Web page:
All types of braces, whether conventional or self-ligating, work by exerting force, which stimulates the process of bone remodeling. In response to the force, the bone and tissues that support the teeth break down, allowing the teeth to move. Eventually, new bone forms around the teeth, locking them in position. How is the force applied to the teeth? Well, the braces archwires are bent and inserted into the brackets. As the wires return to their original shape, they put pressure on the teeth, while also acting as a track to guide them in the correct direction. With Damon braces, the wires are allowed to move freely within the brackets and don’t have to rely on the pressure from the braces elastics to do so. 

Do Damon Braces Work Faster?

No, technically, Damon braces and other self-ligating braces don’t move teeth faster. Your teeth move in response to pressure and it doesn’t matter whether the force is coming from Damon system braces, conventional braces or clear aligners. Your teeth don’t know or care what brand of braces or type of appliance is used to shift them into place. 

That being said, sometimes, treatment times can be slightly shorter when using self-ligating braces vs. traditional braces. This is because self-ligating braces, like Damon braces, eliminate some of the mechanical inefficiencies associated with conventional braces. The teeth essentially take a more direct path to their final destinations because of the lack of friction and the free-sliding technology. We don’t need to change braces elastics or ties and the wires will still adjust and move, which shifts the teeth for a longer period of time on their own without intervention or frequent adjustments from your orthodontist. Most importantly, if you look at Damon system before and after photos, you’ll see that these self-ligating braces help us achieve excellent results.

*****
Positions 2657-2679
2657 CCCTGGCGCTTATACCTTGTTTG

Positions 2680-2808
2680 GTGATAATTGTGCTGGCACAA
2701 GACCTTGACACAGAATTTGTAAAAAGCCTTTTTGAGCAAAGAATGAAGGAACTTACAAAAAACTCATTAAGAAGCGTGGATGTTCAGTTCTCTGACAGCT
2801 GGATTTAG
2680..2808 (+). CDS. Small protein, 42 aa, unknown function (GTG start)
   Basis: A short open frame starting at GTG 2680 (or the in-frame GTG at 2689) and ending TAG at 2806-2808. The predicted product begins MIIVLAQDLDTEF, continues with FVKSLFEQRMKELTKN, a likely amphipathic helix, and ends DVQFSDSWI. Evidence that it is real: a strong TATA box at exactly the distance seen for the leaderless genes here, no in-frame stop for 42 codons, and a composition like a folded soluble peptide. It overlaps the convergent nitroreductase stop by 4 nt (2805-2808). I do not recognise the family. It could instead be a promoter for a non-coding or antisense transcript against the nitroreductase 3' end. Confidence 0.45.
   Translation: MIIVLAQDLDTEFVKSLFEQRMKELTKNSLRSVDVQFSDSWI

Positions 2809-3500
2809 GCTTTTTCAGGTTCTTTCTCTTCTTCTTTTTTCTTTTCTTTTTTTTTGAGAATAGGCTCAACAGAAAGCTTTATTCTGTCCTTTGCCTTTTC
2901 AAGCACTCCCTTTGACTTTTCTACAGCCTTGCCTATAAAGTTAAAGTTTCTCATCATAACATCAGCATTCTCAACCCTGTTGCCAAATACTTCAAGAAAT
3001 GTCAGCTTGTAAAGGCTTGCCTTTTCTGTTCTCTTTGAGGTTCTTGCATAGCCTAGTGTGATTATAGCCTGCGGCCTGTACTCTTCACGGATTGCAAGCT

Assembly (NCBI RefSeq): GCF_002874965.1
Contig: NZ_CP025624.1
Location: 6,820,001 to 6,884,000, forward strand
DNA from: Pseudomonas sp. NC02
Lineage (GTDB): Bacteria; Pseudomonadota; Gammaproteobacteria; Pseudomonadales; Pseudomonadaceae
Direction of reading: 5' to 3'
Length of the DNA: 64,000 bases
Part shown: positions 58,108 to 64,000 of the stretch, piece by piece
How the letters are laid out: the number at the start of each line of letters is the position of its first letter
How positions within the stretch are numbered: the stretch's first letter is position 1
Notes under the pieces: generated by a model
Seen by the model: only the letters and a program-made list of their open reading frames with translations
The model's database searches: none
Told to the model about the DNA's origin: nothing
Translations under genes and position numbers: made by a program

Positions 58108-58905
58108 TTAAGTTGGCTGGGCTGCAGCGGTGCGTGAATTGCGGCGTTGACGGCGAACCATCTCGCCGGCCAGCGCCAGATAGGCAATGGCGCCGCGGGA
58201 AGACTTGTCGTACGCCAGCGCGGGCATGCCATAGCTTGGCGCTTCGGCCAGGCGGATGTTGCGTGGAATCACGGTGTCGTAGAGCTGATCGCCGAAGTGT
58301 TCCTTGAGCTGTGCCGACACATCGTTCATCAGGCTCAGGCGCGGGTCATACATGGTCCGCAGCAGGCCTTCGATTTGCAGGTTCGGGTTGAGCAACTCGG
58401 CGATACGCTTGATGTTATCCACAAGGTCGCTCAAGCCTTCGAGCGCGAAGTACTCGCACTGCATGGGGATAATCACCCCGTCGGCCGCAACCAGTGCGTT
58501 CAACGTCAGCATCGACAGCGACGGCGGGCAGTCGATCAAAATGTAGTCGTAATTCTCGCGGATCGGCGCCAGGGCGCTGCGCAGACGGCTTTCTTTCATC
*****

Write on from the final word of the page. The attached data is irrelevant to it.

What are the Benefits of Self-Ligating Braces?

There are several key benefits of Damon braces, including:

  • Since the wires move freely and with less friction, patients sometimes experience less sensitivity and discomfort during treatment.
  • Both Damon clear and metal brackets are much smaller and smoother than conventional braces brackets. This makes them less noticeable, even the metal variety, and they’re less likely to cause irritation to the lips, cheeks or tongue, which our Houston braces patients love. 
  • Oral hygiene is easier with self-ligating braces. Braces elastics and ties collect plaque and it’s difficult to effectively brush around them. Since self-ligating braces are tie-less, that’s one less component to deal with and one less place for plaque and food particles to hide.
  • Visits to our office are shorter with self-ligating braces. Self-ligating braces don’t have elastics that need to be removed and replaced, so taking wires out and putting new ones in is faster and easier.
  • There may be fewer office visits overall during your treatment. Damon system braces require fewer adjustments. The wires move the teeth for several weeks longer between appointments when compared to conventional braces.

As you can see, while self-ligating braces aren’t a magic treatment option, there are key advantages. If you take a look at Damon system braces reviews, it’s immediately obvious that patients of all ages are big fans and for good reason. If you’re interested in finding out if our Bellaire or Houston Damon braces are the right choice for your smile, schedule a complimentary consultation at Houston Orthodontic Specialists today!

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The Best Soft Foods for Braces and Invisalign Patients (With Recipes!)

By Blog, Orthodontics

Patients often wonder, do braces hurt? Will Invisalign® aligners cause pain? The answer is, no, you should never feel real Invisalign or braces pain. However, when you first start treatment and sometimes following braces adjustments or after putting in a new set of clear aligners, your teeth and jaws can feel a little sensitive. Eating soft foods for a few days can help. Thankfully, there are a lot of great soft foods for sore teeth that taste good and will give you the nutrients and energy you need without causing discomfort. While we’re focusing on soft foods to eat with braces or Invisalign, our suggestions will also work great if you have actual pain, such as in the case of a toothache or after oral surgery. 

In this post, we’ll be covering:

  • How to handle sensitivity from orthodontic treatment
  • The best soft foods for braces, Invisalign or sore teeth in general 
  • A round up of some delicious soft food recipes for sore teeth